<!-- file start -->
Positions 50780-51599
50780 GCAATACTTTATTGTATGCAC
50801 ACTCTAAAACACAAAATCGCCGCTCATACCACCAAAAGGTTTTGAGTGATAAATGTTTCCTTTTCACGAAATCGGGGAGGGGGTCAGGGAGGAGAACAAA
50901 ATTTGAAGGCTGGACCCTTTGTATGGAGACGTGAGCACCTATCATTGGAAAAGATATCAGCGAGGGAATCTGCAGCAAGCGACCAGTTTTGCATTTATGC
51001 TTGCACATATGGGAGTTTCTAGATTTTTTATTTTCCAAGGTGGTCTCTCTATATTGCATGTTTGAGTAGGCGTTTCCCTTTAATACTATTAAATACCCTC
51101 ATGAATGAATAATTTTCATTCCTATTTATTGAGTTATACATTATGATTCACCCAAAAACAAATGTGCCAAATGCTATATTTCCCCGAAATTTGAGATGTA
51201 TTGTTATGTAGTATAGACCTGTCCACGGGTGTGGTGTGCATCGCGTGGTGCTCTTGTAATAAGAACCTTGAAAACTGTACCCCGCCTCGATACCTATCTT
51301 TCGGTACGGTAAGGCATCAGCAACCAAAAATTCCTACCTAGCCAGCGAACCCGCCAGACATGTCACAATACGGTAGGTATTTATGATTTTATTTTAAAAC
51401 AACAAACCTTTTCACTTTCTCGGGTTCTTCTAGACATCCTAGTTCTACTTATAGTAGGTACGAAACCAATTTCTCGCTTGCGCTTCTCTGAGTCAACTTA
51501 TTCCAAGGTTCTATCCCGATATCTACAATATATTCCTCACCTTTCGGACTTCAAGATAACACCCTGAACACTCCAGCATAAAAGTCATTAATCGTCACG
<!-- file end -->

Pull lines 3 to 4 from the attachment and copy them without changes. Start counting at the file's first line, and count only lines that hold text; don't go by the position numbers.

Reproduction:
50801 ACTCTAAAACACAAAATCGCCGCTCATACCACCAAAAGGTTTTGAGTGATAAATGTTTCCTTTTCACGAAATCGGGGAGGGGGTCAGGGAGGAGAACAAA
50901 ATTTGAAGGCTGGACCCTTTGTATGGAGACGTGAGCACCTATCATTGGAAAAGATATCAGCGAGGGAATCTGCAGCAAGCGACCAGTTTTGCATTTATGC